Recognizing prison education allows learners to improve the quality of their lives and enables them to upskill themselves in a holistic way. The model aims to be thrived in many representatives countries, giving evidence of growth for an entire social system.
Work has begun in earnest with the SkillHUBS prison education model being introduced and trialled by the pilot project teams in prisons across Europe. The SkillHUBS model is an innovative and transformative adult-centric teaching and learning methodology expressly designed for the prison education context. Early reports point to significant progress, as well as pragmatic insights for further improvements to the model.
Earlier this year, around 20 representatives from the SkillHUBS partners in Slovenia, Romania, Belgium, Malta and the UK gathered in Leicester, England, for a 5-day training programme in applying the SkillHUBS teaching and learning model. This model, referred to as ‘The Engine’, is designed to be used in the context of informal, short, vocationally-embedded courses themed around topics including the Arts, Personal Social Development and Family Learning. The emphasis is on key functional skills such as numeracy, literacy and critical thinking. The team’s objective is to reform functional skills teaching and learning in prisons across Europe. The aim is to better equip offenders with the right kind of skills, competency and experience to gain worthwhile employment when they leave prison.
The Engine is about far more than functional skills. This novel transformative adult learning methodology is designed to educate the whole person, helping individuals to develop the kinds of self-efficacy, confidence and social skills they need to re-integrate positively into their communities and society.
This is an ambitious and unique project which ultimately seeks to influence future developments in penal reform, detention and prison education in the context of rehabilitation.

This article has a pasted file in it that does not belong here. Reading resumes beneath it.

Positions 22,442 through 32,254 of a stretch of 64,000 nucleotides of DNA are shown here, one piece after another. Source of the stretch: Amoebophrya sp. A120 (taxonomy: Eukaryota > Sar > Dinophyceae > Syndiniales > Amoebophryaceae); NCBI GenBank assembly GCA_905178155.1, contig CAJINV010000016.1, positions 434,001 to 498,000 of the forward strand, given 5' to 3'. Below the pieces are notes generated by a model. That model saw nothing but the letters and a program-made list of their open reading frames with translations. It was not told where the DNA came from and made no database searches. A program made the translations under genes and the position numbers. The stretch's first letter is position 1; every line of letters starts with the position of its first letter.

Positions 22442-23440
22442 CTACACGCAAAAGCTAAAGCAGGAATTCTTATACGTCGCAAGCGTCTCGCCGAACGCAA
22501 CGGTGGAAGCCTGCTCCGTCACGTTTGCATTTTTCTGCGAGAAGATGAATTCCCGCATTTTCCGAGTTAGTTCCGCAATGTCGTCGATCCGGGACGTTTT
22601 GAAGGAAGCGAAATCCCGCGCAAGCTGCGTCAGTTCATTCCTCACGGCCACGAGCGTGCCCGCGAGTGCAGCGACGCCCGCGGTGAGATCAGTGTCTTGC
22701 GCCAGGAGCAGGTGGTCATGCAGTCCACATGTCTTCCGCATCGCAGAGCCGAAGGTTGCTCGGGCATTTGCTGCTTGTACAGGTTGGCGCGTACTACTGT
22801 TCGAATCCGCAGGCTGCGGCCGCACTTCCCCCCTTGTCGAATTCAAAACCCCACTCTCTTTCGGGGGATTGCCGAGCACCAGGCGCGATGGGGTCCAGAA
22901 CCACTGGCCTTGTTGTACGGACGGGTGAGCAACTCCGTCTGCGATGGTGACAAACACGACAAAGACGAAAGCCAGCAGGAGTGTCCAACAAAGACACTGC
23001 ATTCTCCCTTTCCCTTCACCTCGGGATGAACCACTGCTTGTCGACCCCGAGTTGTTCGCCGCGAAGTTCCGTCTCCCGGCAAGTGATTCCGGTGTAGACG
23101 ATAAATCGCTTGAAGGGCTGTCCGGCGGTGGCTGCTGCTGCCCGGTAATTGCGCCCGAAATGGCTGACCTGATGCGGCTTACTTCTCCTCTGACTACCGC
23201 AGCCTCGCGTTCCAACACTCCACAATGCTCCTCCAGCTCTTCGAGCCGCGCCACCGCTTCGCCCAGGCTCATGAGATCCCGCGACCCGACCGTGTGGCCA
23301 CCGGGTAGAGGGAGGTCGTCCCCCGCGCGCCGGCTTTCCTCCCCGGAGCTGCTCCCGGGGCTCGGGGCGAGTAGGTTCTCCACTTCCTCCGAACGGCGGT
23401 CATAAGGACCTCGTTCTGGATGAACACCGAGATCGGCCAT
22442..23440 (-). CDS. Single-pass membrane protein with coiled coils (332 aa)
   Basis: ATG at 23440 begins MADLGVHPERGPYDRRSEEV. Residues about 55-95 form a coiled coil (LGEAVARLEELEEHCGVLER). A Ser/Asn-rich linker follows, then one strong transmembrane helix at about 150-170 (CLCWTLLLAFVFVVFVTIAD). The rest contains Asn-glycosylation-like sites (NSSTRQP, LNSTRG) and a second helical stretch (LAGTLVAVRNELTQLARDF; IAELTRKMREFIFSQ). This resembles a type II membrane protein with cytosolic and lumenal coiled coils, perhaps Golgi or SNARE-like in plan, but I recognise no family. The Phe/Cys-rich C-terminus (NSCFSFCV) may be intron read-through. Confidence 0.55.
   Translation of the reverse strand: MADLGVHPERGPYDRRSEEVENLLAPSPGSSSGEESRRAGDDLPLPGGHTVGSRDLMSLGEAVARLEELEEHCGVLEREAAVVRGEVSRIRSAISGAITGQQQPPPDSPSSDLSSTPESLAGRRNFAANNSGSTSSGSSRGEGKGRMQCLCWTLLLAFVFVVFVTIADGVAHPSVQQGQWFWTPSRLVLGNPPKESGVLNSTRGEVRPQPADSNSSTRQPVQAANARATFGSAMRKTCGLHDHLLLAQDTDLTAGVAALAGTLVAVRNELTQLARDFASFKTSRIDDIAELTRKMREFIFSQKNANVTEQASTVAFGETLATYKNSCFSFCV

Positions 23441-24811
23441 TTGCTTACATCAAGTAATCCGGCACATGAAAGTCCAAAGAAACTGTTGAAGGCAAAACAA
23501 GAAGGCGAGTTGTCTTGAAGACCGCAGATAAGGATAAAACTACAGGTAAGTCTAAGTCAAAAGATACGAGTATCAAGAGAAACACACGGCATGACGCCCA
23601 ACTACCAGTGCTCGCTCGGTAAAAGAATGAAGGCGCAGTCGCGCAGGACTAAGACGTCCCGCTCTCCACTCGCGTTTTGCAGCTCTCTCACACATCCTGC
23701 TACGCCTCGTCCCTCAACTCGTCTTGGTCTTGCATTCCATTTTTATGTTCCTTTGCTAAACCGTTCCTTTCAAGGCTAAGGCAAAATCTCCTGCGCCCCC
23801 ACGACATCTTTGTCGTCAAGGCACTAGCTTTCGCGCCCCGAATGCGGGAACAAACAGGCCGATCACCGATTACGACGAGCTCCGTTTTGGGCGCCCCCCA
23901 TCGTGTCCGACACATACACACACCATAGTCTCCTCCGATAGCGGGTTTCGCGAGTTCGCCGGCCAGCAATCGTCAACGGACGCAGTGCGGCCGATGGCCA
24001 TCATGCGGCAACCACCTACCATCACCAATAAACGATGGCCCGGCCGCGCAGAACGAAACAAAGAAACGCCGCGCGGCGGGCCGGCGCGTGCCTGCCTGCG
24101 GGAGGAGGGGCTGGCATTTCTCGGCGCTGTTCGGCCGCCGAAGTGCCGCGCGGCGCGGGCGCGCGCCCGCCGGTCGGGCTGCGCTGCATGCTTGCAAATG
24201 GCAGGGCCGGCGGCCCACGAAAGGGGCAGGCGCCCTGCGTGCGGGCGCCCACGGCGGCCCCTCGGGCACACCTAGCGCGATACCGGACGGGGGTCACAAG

The pilots swung into action immediately following the Leicester training week with the aim of concluding by the end of 2019. The Engine comprises three main integrated components: employer research to identify the skills requirements of local employers; the teaching and learning model itself; and, the introduction of a distinctive Individual Learner Record which is transferable, shareable and evidence-based.
In Romania, for instance, a SkillHUBS program based on the Engine has been developed and implemented in 12 sessions between now and the end of the year. At the end of the pilot project, the team’s plan is to submit the programme to the National Prison Administration for their approval to introduce the model across the entire Romanian prison system.
In Malta, planning has been completed for the employer research and the introduction of a Theory of Change-based programme. A gap analysis has also been completed to identify any gaps between employers’ skills needs, internal prison education provision, and external training providers, and a full Engine-based curriculum has been developed.
We recently caught up with Zdenka Nanut Planinšek, Centre for Education and Culture Trebnje, who is leading on the employer research component in Slovenia. Zdenka shared some insights about the challenges of engaging with local employers to get information on their future skills’ requirements. “This was difficult”, she says, “but that was expected”. A main challenge is convincing employers to take an interest, get involved and give some of their time to work with researchers. Zdenka set a target of engaging with 12 different local employers. In the end, she managed to connect with 9, which is an impressive result considering the difficulties.
An interesting insight is that, for the most part, the employers themselves were unable to give specific details about the types of skills and competencies required for their employees. “Instead, I contacted the employees themselves – the people who actually do the jobs – who were able to give me the level of detail needed,” says Zdenka, demonstrating the kind of resourcefulness that is the mark of a top researcher.
A further positive result is that the employers who did agreed to get involved in the Slovenian pilot broadly gave their support to the Engine approach. They emphasised that while new employees need to have basic competencies, individual on-the-job-training can be given to develop new job specific skills. Learning how to learn on the job is precisely what the Engine is designed to deliver. This is a useful and interesting insight because it teaches us that the foundational approach developed by the Engine – learning how to learn – is itself giving people the kinds of learning skills that they will need in their future employment.
Lesley Crane PhD – Learning and Work Institute